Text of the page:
As economy tanks, beware these make-money-from-home schemes

Who wouldn't want to make up to $5,000 a week from home stuffing envelopes? You wouldn't, since you're more likely to lose money by signing on for such a scam.

As the economy takes a turn for the much worse, those make-money-from-home schemes start to sound awfully appealing.

Targeted to senior citizens, stay-at-home moms and low-income earners, these scams have been going on for years but have been jump-started with the help of the internets. It's as easy as buying a few well-placed banner ads on existing, otherwise legitimate websites. Indeed, just Google "Work from home" and see how many ads pop up, promising that you can make "$240 by tonight!"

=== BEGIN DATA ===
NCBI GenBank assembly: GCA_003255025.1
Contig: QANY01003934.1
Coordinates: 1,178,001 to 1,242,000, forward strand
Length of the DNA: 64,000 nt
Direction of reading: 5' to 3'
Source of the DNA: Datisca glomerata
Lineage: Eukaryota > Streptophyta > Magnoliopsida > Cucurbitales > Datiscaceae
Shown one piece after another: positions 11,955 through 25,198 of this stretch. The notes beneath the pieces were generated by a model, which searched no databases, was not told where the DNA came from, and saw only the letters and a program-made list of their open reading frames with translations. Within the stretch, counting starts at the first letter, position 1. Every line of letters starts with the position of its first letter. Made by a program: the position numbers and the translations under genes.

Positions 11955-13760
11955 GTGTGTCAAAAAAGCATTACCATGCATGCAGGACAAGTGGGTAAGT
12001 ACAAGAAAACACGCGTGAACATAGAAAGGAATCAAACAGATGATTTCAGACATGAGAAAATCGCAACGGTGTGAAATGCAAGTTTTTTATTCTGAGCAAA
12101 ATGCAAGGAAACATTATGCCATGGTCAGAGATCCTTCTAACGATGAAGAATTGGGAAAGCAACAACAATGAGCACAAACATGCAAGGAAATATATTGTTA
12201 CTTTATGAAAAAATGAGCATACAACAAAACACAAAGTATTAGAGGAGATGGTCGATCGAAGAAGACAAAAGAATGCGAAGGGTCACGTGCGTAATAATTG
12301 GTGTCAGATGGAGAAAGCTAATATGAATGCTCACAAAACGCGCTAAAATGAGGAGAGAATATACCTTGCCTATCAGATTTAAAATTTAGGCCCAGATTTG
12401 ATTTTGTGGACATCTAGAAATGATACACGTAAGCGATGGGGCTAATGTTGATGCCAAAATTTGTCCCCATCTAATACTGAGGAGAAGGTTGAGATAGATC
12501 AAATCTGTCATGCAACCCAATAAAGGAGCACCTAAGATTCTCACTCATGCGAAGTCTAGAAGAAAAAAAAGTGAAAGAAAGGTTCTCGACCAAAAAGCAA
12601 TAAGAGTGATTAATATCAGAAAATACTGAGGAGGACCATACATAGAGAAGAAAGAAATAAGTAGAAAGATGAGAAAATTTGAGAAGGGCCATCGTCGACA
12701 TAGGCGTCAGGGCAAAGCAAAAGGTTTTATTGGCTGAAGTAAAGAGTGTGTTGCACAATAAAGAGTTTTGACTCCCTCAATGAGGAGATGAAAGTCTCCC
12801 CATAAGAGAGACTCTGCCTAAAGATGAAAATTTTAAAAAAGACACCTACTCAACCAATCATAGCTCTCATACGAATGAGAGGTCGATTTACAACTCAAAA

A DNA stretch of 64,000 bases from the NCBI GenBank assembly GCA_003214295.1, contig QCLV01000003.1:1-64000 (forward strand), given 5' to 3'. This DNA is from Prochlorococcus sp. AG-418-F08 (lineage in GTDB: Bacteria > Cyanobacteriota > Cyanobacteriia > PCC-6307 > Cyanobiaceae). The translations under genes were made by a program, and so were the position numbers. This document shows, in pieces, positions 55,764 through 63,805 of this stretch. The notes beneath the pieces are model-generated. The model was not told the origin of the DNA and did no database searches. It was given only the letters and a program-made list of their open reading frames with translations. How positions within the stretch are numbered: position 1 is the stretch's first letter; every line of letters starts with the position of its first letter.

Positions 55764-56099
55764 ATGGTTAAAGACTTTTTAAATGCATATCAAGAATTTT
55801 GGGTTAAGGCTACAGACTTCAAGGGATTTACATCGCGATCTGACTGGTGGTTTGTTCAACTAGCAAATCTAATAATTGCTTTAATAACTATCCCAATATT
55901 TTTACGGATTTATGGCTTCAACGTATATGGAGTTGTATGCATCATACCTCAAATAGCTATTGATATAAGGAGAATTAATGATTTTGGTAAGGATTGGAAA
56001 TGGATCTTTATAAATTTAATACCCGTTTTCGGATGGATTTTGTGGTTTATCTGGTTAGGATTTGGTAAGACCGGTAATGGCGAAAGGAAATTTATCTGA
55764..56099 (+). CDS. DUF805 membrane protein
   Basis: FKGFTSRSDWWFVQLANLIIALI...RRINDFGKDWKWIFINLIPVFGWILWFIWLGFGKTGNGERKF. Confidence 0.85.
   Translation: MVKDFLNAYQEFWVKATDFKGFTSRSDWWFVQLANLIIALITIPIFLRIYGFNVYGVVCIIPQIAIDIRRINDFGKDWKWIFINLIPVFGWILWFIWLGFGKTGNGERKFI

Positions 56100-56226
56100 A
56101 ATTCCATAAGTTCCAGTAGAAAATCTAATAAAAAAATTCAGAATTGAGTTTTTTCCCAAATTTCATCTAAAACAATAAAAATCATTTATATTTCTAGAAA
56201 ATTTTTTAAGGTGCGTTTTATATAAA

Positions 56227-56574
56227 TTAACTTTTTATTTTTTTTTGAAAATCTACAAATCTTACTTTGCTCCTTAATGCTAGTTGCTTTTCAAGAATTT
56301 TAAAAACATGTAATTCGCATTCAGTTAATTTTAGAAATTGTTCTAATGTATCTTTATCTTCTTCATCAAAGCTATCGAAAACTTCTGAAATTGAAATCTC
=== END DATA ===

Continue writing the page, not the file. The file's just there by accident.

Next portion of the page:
Forbes Magazine gives a great rundown on the kinds of scams taking people for a ride these days. Work from home-related complaints ranked among the Federal Trade Commission's top 20 fraud complaint categories between 1997 and 2005 (the latest figures available), according to Forbes. In those nine years, some 37,333 complaints were filed to the FTC.